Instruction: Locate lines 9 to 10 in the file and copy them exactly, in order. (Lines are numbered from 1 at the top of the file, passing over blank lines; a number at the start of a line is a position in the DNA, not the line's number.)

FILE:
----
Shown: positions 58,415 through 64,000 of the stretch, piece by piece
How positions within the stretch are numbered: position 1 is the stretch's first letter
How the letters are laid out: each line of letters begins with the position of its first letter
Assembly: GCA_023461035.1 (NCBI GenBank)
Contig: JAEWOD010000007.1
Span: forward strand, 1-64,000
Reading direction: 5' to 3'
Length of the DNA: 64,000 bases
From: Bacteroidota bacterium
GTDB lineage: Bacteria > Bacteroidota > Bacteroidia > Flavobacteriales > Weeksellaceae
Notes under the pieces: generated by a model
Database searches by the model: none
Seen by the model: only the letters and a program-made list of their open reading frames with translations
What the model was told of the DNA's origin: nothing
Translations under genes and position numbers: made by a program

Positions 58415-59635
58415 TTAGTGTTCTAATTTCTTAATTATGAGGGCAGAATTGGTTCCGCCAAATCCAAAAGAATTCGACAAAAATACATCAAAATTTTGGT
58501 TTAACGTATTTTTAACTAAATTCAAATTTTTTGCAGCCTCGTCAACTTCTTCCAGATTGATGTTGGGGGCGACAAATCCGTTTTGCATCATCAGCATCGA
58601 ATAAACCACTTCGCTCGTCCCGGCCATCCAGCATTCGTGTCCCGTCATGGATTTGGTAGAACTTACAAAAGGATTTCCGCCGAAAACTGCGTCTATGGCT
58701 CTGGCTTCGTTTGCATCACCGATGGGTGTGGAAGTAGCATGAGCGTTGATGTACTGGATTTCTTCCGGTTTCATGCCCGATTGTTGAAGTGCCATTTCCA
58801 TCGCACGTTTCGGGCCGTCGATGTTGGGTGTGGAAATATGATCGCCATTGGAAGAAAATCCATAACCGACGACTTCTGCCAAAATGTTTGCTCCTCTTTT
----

From: Bacteroidota bacterium
GTDB lineage: Bacteria > Bacteroidota > Bacteroidia > Flavobacteriales > Weeksellaceae